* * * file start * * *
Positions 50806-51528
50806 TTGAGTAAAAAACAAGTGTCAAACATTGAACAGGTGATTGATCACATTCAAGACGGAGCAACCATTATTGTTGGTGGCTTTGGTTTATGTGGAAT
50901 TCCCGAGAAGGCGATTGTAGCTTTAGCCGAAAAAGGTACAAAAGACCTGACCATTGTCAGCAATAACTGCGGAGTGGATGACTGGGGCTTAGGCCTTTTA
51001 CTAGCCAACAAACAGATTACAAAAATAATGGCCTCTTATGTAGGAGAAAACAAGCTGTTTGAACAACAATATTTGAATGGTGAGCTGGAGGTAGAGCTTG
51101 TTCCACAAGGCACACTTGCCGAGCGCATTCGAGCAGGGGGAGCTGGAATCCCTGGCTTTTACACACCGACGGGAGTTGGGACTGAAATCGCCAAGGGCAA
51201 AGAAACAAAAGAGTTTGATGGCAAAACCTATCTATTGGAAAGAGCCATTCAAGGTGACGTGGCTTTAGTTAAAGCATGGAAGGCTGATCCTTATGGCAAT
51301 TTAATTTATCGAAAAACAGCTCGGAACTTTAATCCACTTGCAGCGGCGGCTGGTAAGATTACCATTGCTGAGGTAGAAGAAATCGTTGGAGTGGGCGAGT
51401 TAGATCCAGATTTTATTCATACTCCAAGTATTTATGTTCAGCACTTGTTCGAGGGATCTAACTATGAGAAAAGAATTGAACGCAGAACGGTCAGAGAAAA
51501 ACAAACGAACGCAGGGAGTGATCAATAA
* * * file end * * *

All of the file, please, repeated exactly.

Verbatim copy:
Positions 50806-51528
50806 TTGAGTAAAAAACAAGTGTCAAACATTGAACAGGTGATTGATCACATTCAAGACGGAGCAACCATTATTGTTGGTGGCTTTGGTTTATGTGGAAT
50901 TCCCGAGAAGGCGATTGTAGCTTTAGCCGAAAAAGGTACAAAAGACCTGACCATTGTCAGCAATAACTGCGGAGTGGATGACTGGGGCTTAGGCCTTTTA
51001 CTAGCCAACAAACAGATTACAAAAATAATGGCCTCTTATGTAGGAGAAAACAAGCTGTTTGAACAACAATATTTGAATGGTGAGCTGGAGGTAGAGCTTG
51101 TTCCACAAGGCACACTTGCCGAGCGCATTCGAGCAGGGGGAGCTGGAATCCCTGGCTTTTACACACCGACGGGAGTTGGGACTGAAATCGCCAAGGGCAA
51201 AGAAACAAAAGAGTTTGATGGCAAAACCTATCTATTGGAAAGAGCCATTCAAGGTGACGTGGCTTTAGTTAAAGCATGGAAGGCTGATCCTTATGGCAAT
51301 TTAATTTATCGAAAAACAGCTCGGAACTTTAATCCACTTGCAGCGGCGGCTGGTAAGATTACCATTGCTGAGGTAGAAGAAATCGTTGGAGTGGGCGAGT
51401 TAGATCCAGATTTTATTCATACTCCAAGTATTTATGTTCAGCACTTGTTCGAGGGATCTAACTATGAGAAAAGAATTGAACGCAGAACGGTCAGAGAAAA
51501 ACAAACGAACGCAGGGAGTGATCAATAA